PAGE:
The Broncos could be facing a dilemma with the decision. Siemian is the safer choice right now, but they also have to balance the possibility that Lynch has the higher ceiling and might be the long-term answer under center.
Pedigree can win out in those situations, and Lynch is the one with it.
"Hopefully, one of them stands out when we go forward," Elway said. "You have to try and project who has the highest ceiling. If it doesn't show it itself (a clear winner), those factors all go into the decision."
Lynch has the wow factor. He made a few big-time throws this week, but he also made crippling mistakes on awful decisions, like two red-zone interceptions. Siemian just goes about his job with the line even on his evaluation: a few wow moments and few mistakes, not too many ups and downs.
When I talked with both quarterbacks, I expected one or the other to say the job would be his, or, in Siemian's case, since he's the incumbent, that it was already his job.
But neither said so. They seemed content with playing the competition out with little in terms of what I like to call fire in the belly from either guy. That could be because they're young, but both were nondescript when it came to the battle.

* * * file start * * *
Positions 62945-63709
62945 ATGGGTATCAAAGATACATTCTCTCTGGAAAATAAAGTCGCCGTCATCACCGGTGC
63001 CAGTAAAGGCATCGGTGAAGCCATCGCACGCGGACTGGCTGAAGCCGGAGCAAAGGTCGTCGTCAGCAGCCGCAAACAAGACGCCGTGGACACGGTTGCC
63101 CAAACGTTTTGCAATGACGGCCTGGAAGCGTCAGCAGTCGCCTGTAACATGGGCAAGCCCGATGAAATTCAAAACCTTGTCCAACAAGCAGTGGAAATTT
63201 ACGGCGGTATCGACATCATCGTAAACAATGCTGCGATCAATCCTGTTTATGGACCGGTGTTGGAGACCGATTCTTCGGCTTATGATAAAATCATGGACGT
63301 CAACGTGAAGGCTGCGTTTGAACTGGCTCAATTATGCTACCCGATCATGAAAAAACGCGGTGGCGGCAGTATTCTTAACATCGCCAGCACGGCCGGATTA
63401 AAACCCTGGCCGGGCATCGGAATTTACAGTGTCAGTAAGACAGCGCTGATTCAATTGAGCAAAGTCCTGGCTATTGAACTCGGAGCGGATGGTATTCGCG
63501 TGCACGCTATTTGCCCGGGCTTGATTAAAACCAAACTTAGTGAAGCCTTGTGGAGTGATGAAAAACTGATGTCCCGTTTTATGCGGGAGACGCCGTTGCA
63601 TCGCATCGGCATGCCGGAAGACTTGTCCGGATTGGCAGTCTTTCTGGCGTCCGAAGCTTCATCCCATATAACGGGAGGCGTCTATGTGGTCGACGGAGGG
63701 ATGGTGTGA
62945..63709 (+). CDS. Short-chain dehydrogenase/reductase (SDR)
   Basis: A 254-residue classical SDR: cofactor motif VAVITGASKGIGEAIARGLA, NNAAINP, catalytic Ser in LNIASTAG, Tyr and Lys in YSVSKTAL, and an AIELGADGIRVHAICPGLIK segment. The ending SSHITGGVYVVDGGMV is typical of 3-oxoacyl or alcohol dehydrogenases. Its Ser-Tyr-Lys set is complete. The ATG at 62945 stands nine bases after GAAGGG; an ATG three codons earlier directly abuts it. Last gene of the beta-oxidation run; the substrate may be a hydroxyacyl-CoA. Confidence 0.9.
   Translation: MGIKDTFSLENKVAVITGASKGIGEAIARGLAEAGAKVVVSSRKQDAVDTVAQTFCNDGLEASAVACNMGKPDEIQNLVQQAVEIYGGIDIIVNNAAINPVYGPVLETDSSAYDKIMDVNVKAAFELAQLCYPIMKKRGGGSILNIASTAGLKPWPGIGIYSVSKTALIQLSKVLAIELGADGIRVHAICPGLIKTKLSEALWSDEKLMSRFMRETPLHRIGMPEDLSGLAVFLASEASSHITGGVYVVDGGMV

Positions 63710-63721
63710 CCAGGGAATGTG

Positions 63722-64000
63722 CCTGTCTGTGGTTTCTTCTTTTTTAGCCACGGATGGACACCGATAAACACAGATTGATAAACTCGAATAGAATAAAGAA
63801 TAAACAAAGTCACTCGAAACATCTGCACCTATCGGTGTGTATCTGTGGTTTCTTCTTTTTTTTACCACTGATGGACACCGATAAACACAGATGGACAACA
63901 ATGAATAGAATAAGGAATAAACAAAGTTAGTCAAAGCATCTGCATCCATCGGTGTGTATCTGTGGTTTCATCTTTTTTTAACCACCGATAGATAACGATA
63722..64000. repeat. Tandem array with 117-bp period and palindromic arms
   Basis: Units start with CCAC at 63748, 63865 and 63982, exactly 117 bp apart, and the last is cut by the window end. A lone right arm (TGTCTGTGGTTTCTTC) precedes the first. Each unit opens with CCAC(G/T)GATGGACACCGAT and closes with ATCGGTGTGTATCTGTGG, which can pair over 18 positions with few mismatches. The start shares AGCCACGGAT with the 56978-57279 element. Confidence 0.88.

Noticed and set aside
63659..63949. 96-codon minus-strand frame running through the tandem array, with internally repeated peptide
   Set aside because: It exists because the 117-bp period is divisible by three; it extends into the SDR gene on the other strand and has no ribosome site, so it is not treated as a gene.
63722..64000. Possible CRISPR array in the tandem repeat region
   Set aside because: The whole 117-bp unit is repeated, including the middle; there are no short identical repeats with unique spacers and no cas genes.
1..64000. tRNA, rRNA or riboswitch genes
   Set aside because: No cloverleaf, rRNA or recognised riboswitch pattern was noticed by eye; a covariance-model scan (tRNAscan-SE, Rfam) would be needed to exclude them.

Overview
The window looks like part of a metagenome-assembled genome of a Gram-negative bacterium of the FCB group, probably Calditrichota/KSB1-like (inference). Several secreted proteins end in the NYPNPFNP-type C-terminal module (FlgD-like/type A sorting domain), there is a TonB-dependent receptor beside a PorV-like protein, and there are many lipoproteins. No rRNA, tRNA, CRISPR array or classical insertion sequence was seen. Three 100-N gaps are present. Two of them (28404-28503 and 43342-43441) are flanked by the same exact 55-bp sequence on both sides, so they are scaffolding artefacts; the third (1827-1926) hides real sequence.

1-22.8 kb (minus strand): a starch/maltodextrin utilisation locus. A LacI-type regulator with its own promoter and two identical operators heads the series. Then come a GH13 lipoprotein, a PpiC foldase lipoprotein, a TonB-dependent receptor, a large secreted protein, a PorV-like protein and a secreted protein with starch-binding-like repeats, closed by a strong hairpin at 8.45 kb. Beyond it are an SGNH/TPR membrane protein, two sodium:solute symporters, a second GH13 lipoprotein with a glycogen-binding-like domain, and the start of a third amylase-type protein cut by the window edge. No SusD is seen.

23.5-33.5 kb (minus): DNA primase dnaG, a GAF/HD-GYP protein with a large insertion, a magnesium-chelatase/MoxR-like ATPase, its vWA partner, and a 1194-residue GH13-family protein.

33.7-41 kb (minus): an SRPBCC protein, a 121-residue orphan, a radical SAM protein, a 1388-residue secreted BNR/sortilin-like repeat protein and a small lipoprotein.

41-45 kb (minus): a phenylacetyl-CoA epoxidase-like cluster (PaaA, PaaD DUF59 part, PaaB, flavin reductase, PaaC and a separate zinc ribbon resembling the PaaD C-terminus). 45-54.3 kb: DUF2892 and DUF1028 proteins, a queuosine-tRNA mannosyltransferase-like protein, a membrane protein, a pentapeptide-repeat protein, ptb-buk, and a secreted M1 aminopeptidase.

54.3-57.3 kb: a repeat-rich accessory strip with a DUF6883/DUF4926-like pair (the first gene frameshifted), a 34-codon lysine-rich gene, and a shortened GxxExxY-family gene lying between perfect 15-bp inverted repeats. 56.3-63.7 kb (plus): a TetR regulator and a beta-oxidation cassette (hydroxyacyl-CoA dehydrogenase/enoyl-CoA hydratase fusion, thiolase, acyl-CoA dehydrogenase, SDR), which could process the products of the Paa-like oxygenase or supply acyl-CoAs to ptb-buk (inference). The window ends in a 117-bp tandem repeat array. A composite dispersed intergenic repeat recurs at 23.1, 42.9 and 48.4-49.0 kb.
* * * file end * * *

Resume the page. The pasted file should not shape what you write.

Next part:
"Me and Trevor are pushing each other and making us both better," Lynch said. "We have some good days and some bad."
"We're both young players pushing each other," Siemian said. "We're both getting better. I take it one day at a time and see where the process goes."
Not exactly two guys who seem confident in their own skills or chances to win the job and carry the offense.
It has been a bit of transition for both as well. With coach Gary Kubiak retiring after the season -- he's now a team scout -- Joseph took over and hired Mike McCoy to run the offense. McCoy was Denver's offensive coordinator from 2009-12 before leaving to coach the San Diego Chargers from 2013-15. He was fired after last season, which is why he's back in Denver.
The offense is different in a lot of ways. The Kubiak Broncos were a zone-scheme run team, but they will be varied in their run game now, although the zone runs will still be a part of the offense.
In the passing game, there will be more shotgun, which is something Lynch is happy about. He played in the gun in college at Memphis, which made adjusting to a center snap a big deal for him last season.
"Being in the gun, I am much more comfortable," Lynch said.
"It's that way for all quarterbacks," Elway said. "It lets them see the defense."
In his 14 starts last season, Siemian threw 18 touchdown passes with 10 interceptions. Lynch started two games when Sieman was hurt, and had two touchdown passes and one interception with a completion percentage of 59.0. Not awful, but not great either.